Do you identify gaps or weaknesses in the way your CMS should accommodate multi-country content? If so a TMS can close loopholes in terms of usability, functionality, and capacity whether it is connected or integrated with your CMS. Implementing a TMS in such cases may cause some hesitation as you may wonder if it would be more effective to upgrade your existing CMS or choose another CMS that is better designed to meet globalized and localized content requirements rather than add a full-blown TMS. At the end of the day, the way to go for you will depend to a large extent on your long-term plans, the level of centralization of your organization and the IT infrastructure. In order to strike the balance between technical requirements and content needs, you should always consider what a TMS does to optimize your international content management from a user and final customer standpoint. More often than not, a TMS proves to be the best companion of a CMS in that area as it complements or accelerates what a CMS does while remaining a cost-effective asset for your whole content management ecosystem that may also include an LMS (Learning Management System) or a DAMS (Digital Asset Management System) for example.

Do you struggle to go above and beyond the linguistic adaptation of your content and products? If so, you realize that in many cases translation is the first step in delivering content that is truly relevant locally and immersive personally. Localization and hyper-localization come to play to ensure that it is also culturally authentic and functionally intuitive. Local content must look nice and work well to be customer-centric. Despite its name, a TMS can do more than just translate content by targeting locales (combinations of languages and territories), groups of people (users, decision makers, buyers), functions (marketing, legal, sales), digital and physical properties (corporate website, business applications, leaflets), or products. You are then able to differentiate your engaging content as needed and according to your audiences and objectives. You can move away from linguistic and cultural indifference.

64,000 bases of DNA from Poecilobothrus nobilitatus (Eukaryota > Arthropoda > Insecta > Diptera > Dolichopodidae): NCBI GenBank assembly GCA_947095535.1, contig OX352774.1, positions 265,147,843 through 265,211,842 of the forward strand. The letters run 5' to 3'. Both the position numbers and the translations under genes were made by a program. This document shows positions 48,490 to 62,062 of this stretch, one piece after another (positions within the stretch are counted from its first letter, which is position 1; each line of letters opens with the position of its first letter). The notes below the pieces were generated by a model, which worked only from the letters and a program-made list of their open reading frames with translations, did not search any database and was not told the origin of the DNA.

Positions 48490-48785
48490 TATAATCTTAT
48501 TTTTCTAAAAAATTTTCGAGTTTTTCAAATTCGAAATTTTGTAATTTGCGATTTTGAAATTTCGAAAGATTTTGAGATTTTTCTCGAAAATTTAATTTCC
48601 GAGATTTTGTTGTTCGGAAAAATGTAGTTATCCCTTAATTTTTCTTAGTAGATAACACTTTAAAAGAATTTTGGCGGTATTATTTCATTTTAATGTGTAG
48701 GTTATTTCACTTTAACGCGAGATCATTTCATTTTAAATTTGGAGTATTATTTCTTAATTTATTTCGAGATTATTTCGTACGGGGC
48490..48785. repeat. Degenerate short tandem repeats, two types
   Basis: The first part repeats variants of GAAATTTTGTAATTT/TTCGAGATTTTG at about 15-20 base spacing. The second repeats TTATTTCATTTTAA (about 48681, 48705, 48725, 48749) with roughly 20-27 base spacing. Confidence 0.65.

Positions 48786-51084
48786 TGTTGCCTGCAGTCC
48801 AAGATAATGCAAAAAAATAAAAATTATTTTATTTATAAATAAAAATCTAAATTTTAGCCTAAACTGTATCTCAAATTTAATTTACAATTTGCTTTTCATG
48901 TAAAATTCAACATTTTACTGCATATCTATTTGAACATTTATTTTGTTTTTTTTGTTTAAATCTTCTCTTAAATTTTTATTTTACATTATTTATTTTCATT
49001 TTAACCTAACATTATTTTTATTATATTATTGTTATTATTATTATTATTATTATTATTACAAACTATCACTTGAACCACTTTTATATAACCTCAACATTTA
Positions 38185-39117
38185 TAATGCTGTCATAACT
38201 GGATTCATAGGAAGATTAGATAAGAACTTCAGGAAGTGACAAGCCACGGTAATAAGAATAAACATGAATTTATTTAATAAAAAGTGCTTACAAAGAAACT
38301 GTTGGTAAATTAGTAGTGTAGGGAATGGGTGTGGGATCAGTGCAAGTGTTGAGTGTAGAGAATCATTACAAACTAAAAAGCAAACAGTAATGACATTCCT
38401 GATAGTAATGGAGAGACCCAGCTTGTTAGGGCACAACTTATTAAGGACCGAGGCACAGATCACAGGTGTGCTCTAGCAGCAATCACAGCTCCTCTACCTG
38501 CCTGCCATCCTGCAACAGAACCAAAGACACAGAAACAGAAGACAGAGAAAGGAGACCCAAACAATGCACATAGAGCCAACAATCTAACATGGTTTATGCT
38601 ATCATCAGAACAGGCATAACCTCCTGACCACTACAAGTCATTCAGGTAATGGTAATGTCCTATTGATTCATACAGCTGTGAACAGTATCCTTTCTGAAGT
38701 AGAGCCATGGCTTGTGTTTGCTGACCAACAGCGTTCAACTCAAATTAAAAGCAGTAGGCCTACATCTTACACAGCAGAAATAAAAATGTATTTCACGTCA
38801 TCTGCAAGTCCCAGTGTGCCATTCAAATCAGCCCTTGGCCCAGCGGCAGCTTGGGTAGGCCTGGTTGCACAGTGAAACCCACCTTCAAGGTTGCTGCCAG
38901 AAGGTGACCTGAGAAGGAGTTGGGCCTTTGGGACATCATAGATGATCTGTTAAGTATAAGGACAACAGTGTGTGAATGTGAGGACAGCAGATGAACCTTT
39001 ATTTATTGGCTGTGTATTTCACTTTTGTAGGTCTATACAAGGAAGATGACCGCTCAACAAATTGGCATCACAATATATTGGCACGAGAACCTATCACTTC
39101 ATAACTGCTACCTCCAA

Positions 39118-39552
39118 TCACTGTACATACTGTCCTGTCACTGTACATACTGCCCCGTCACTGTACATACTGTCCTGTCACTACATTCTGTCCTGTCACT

Do you deal with time-consuming content lifecycles and unnecessary localization iterations internationally? If so, you can address these concerns through more alignment and control. Yet you can go further and faster by enforcing rules and conventions to reuse and repurpose content as often as possible. Leveraging previously translated and localized content decreases costs, increases consistency, and delivers accuracy which delights local customers. A TMS enables you to do so by making your local content repositories available at the speed of when you need them and to whoever has the permission to access them. These translation memories – that may contain also localized and hyper-localized content – prevent you from adapting identical content again and again as well as having to spend time and money in endless iterations. That applies to updated content too, including a portion of already done content. You can also decide if and how available content should be reused safely by your teams or suppliers.

Do you need to work with geographically dispersed suppliers of translation and localization services? While internal alignment is critical to rely on smooth content workflows you may also have to create a (more) robust framework for all your services providers around the world. Regardless of the number of suppliers working for you, you need to maximize their effectiveness and value in globalization processes. A TMS helps you get there as it should be used to assign jobs in line with their overall capacity, areas of expertise, and rates. It puts you more comfortably in the driver seat and allows providers to deliver more quickly under agreed terms and conditions.

You should bear these considerations in mind before, during, and after the selection process of your TMS in order to turn a translation management system into your multilingual content management solution eventually.